Vacating a divorce judgment in California for mistake

Vacating a divorce judgment in California for mistake is the topic of this blog post. 

Vacating a divorce judgment in California on the grounds of mistake is authorized by the provisions of Family Code section 2122(e). This motion can also be filed in a legal separation or nullity (annulment) case in California.

The party requesting that the divorce judgment be vacated on the grounds of mistake must make an adequate showing of mistake and must also show that the mistake materially affected the original outcome and that they would materially benefit from the granting of the relief.

The moving party must also file their motion within the time period specified in California law.

Family Code § 2121 states that,

“(a) In proceedings for dissolution of marriage, for nullity of marriage, or for legal separation of the parties, the court may, on any terms that may be just, relieve a spouse from a judgment, or any part or parts thereof, adjudicating support or division of property, after the six-month time limit of Section 473 of the Code of Civil Procedure has run, based on the grounds, and within the time limits, provided in this chapter.

(b) In all proceedings under this chapter, before granting relief, the court shall find that the facts alleged as the grounds for relief materially affected the original outcome and that the moving party would materially benefit from the granting of the relief.”

Family Code § 2122 states in pertinent part that, “The grounds and time limits for a motion to set aside a judgment, or any part or parts thereof, are governed by this section and shall be one of the following:

(e) As to stipulated or uncontested judgments or that part of a judgment stipulated to by the parties, mistake, either mutual or unilateral, whether mistake of law or mistake of fact. An action or motion based on mistake shall be brought within one year after the date of entry of judgment.”

At least two published California Court of Appeal decisions have stated that the legal standard of mistake under Family Code § 2122(e) is much broader than the extrinsic mistake standard applied under the former law.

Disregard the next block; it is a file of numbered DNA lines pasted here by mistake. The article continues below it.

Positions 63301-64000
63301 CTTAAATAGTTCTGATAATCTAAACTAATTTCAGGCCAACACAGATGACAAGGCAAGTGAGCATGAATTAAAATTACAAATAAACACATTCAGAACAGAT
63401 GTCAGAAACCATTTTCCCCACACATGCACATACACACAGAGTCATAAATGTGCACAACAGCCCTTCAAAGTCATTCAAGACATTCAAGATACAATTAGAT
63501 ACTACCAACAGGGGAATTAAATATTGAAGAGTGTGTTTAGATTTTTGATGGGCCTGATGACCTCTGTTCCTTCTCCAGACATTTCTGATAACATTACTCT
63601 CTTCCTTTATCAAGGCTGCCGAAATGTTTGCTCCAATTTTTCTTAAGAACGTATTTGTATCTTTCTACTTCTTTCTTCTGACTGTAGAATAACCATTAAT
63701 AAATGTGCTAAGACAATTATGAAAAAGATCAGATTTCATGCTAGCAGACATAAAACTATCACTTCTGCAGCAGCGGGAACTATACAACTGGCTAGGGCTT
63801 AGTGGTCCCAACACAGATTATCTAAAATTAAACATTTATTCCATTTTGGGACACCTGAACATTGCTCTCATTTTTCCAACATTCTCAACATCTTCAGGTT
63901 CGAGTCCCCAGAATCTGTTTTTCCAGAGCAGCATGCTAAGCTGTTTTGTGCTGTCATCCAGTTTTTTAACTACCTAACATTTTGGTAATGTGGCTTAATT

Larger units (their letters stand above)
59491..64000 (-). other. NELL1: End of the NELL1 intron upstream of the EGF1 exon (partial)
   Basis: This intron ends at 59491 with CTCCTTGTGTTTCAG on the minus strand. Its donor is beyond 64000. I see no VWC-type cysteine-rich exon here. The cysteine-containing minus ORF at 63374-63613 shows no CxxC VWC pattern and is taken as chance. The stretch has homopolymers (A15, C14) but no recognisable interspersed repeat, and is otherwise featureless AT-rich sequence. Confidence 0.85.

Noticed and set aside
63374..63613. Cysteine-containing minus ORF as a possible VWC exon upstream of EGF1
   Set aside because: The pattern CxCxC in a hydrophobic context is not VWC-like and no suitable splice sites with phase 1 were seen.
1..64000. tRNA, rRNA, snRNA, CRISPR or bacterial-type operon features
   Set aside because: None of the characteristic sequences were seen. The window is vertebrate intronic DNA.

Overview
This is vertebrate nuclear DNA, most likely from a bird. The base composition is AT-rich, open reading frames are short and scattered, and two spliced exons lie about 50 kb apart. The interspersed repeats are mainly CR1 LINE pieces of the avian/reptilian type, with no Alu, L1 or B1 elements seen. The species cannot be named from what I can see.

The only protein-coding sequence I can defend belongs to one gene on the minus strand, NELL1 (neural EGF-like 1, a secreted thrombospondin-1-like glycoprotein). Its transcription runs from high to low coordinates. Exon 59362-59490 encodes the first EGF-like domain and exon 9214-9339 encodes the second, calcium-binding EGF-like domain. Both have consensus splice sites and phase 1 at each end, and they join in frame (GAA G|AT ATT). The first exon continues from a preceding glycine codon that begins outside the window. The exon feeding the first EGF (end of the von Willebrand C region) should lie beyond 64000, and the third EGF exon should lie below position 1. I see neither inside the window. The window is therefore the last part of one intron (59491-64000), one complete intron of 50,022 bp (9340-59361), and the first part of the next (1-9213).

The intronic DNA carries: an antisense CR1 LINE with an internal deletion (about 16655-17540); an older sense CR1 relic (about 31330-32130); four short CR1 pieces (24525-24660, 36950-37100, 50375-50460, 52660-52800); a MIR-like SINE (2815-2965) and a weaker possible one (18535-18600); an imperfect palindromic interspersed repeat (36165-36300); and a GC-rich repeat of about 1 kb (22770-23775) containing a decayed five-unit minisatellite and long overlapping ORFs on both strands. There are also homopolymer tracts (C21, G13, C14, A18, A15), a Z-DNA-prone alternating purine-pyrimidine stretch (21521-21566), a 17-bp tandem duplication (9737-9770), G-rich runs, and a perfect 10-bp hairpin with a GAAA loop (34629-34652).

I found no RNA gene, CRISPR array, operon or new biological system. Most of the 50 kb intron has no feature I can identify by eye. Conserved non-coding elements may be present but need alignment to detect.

Another advantage is that the mistake can be a mistake of fact or of law.  In fact one recent published California Court of Appeal decision upheld the validity of a motion under Family Code section 2122(e) based only on a legal conclusion that was erroneous.

And there is yet another advantage as there is no showing of wrongdoing required in order to obtain relief.

A failure to make a full disclosure regarding a community asset may be a basis for setting aside a judgment and any underlying Marital Settlement Agreement as well as where there has been an invalid waiver of the final declaration of disclosure requirements.

Attorneys or parties who would like to view a portion of a sample 10 page motion to vacate a California divorce judgment on the grounds of mistake containing brief instructions, a memorandum of points and authorities with citations to case law and statutory authority and sample declaration sold by the author can use the link shown below.

Sample Motion to Vacate California Divorce Judgment for Mistake by Stan Burman on Scribd

 


Attorneys or parties in California that would like more information on a California divorce document collection containing over 45 sample documents including a sample motion to vacate a divorce judgment for mistake can use the link shown below.

https://legaldocspro.myshopify.com/collections/frontpage/products/california-divorce-document-collection

The author of this blog post, Stan Burman, is a freelance paralegal who has worked in California and Federal litigation since 1995 and has created over 300 sample legal documents for sale.

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DISCLAIMER:

Please note that the author of this blog post, Stan Burman is NOT an attorney and as such is unable to provide any specific legal advice. The author is NOT engaged in providing any legal, financial, or other professional services, and any information contained in this blog post is NOT intended to constitute legal advice.

The materials and information contained in this blog post have been prepared by Stan Burman for informational purposes only and are not legal advice. Transmission of the information contained in this blog post is not intended to create, and receipt does not constitute, any business relationship between the author and any readers. Readers should not act upon this information without seeking professional counsel.